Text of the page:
Since its self-titled release in 2009, Seattle's the Head and the Heart has earned the adoration of fans and critics alike for crafting vulnerable, indie-folk sing-alongs.
Trampled by Turtles have become the road warriors of the post-bluegrass, neo-folk, Americana whatever you want to call it scene.
Seeing a lone bird soaring overhead on a gloomy day may cause sentimental thoughts regarding the glory of owning wings to sink slowly into the pavement. Similarly, a sense of defeatism battling thoughts of grandeur shines through the music of the Raveonettes.
The towering glass double doors at Plush which separate the music venue from the restaurant offered an entrance to a time machine. Everything appeared to be normal, but as the canned sounds of classic R&B and rock 'n' roll poured from the speakers above, a gradual, hypnotic wash began to fall over all within earshot.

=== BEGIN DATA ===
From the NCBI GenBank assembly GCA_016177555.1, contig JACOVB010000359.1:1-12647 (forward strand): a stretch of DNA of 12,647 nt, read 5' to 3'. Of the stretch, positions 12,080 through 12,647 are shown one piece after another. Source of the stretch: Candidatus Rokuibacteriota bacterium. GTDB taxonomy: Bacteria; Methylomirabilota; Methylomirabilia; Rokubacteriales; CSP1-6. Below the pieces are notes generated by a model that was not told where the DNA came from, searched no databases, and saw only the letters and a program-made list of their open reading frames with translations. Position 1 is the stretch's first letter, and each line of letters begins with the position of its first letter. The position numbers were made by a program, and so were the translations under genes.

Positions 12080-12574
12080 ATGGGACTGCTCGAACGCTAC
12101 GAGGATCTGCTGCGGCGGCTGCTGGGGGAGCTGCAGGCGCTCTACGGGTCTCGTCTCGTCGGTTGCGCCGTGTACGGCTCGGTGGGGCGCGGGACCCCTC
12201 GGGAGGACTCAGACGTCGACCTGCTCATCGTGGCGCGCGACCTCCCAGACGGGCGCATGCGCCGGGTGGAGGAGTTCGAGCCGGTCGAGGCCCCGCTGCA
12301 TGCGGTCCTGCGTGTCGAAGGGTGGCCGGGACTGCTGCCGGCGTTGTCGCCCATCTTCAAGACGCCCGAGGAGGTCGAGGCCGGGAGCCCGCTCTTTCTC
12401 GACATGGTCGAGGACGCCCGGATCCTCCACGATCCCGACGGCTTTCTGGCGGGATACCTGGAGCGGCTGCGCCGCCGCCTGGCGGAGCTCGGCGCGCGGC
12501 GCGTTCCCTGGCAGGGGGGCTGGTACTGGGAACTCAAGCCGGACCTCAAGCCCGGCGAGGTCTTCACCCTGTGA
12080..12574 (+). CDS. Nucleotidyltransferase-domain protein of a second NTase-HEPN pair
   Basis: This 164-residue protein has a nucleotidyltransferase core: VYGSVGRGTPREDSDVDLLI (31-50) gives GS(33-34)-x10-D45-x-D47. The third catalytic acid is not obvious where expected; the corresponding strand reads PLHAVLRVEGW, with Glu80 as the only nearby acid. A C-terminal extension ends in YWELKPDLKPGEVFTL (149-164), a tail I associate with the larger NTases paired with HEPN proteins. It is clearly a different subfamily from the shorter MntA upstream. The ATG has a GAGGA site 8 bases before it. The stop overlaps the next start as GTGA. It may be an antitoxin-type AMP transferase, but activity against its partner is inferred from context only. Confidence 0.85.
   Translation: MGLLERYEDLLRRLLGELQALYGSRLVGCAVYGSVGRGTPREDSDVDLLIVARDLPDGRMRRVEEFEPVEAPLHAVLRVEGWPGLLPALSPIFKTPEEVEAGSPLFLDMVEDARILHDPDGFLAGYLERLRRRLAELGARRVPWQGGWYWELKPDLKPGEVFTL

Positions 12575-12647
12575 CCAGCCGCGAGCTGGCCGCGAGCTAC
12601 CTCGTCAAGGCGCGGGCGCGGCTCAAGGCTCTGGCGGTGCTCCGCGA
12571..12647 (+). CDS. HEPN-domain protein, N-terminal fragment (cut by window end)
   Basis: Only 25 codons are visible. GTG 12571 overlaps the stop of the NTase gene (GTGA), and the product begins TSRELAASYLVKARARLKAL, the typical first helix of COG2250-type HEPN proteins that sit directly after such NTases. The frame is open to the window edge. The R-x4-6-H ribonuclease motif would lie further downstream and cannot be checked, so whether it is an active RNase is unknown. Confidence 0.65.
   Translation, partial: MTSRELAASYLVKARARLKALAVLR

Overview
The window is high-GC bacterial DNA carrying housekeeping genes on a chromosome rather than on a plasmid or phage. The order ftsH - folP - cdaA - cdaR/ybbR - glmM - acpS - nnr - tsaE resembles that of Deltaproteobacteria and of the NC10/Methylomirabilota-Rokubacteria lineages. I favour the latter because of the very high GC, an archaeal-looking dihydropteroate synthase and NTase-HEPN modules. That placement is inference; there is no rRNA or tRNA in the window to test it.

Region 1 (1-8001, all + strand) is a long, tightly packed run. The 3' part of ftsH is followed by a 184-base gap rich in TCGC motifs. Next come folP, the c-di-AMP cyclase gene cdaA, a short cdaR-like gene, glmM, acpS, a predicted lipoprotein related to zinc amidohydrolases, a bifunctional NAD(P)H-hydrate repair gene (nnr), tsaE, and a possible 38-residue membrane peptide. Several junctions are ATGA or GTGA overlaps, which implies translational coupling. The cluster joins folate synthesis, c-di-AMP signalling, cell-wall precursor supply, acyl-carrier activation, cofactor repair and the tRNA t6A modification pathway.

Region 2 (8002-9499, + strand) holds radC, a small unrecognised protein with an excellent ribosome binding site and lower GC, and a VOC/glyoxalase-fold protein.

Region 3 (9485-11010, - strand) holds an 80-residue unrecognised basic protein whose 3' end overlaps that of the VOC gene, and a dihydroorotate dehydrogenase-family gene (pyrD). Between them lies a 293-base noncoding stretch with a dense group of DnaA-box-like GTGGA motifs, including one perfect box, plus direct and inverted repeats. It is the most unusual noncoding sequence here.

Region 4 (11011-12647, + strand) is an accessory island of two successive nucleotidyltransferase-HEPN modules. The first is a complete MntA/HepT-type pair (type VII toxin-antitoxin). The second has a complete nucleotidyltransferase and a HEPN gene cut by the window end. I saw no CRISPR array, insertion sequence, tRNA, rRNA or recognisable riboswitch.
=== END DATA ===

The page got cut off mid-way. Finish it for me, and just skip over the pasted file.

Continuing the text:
Heavy drumbeats pulsated from the outside walls of Plush as early-bird fans filled the restaurant lobby. Standing beneath a chandelier of transparent leaves glowing pink and purple, they glimpsed the final moments of Yellow Ostrich's soundcheck.
Down the stairs and past the bar, a screen on the Duck Room stage displayed a jerky psychedelic image resembling a collage of contorted faces.
The Head and the Heart brought an abundance of sing-along sunshine from Seattle to St. Louis on Sunday night at the Pageant. Joyful attendees stomped, clapped and swayed along to the sweet folk-rock and harmonies offered throughout the evening.